Germany brought to book over Seveso directive

European court condemns failure to transpose major accident hazards directive into national law

The European court of justice yesterday condemned Germany for missing the February 1999 deadline for transposing the EU major accident hazards directive, as recommended in an advisory opinion in March (EED 21/03/02). The directive, known as Seveso II, dictates how member states should deal with major accidents in plants such as power stations and chemical works.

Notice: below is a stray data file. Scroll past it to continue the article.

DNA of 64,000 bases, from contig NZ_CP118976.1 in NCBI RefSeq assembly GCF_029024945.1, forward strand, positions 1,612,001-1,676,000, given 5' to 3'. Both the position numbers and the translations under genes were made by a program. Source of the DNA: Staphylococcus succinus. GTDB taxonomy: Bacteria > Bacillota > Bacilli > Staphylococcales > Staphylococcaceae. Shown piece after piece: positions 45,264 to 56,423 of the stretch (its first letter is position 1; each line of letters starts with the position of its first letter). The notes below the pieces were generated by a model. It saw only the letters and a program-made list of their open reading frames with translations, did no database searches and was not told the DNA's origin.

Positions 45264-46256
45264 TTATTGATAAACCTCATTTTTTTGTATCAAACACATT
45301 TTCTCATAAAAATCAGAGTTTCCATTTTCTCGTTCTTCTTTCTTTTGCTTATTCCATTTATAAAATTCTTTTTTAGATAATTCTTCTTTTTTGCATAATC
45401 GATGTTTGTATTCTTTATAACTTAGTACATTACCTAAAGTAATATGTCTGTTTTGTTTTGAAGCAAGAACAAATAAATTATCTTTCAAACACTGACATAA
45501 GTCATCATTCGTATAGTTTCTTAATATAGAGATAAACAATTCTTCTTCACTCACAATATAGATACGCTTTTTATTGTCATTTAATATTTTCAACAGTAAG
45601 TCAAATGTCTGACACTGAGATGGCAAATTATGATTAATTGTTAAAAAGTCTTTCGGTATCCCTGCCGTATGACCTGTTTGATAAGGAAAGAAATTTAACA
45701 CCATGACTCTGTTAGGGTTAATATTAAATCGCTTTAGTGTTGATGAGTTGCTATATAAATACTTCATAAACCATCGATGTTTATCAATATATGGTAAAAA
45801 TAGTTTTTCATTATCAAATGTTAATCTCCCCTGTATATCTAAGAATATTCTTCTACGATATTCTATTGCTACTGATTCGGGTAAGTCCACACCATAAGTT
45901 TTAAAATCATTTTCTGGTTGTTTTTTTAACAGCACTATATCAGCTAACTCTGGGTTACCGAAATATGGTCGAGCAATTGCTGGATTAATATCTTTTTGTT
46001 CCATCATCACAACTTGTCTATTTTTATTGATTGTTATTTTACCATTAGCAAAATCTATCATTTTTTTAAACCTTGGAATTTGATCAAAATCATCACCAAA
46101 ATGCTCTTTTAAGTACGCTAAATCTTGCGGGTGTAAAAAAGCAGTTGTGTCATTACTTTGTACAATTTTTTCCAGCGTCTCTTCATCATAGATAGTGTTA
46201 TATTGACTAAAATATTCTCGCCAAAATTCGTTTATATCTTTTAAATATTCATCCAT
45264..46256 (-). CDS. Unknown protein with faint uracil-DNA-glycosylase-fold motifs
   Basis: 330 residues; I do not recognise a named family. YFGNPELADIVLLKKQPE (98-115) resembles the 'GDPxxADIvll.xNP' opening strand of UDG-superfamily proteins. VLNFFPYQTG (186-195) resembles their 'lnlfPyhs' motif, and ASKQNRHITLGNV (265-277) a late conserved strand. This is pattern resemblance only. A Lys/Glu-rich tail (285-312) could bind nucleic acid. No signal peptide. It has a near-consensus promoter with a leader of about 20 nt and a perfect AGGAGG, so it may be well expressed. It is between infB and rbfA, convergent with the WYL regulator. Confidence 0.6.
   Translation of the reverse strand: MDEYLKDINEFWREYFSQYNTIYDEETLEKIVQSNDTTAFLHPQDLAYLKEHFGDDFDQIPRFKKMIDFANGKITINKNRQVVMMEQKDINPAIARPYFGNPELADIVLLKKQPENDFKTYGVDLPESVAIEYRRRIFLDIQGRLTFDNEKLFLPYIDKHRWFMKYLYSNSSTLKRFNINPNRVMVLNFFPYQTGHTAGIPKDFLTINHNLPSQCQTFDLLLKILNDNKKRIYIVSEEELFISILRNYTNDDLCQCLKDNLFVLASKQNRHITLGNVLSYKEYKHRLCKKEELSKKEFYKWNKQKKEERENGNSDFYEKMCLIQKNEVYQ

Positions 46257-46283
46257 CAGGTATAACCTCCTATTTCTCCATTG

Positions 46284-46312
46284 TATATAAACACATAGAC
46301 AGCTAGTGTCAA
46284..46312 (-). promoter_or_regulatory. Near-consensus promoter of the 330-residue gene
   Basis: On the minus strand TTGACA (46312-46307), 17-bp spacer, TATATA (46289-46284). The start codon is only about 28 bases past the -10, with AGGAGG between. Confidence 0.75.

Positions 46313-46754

Germany was judged in particular to have neglected article 11 of the 1996 directive, which requires that plans are drawn up for dealing with emergencies in industrial plants. The condemnation follows a first warning in May 1999 after which Germany submitted its plans for introducing national law piecemeal. Factors that have contributed to the hold-up are the need for agreement among Germany's 16 states and for new national legislation encompassing a number of existing ordinances.

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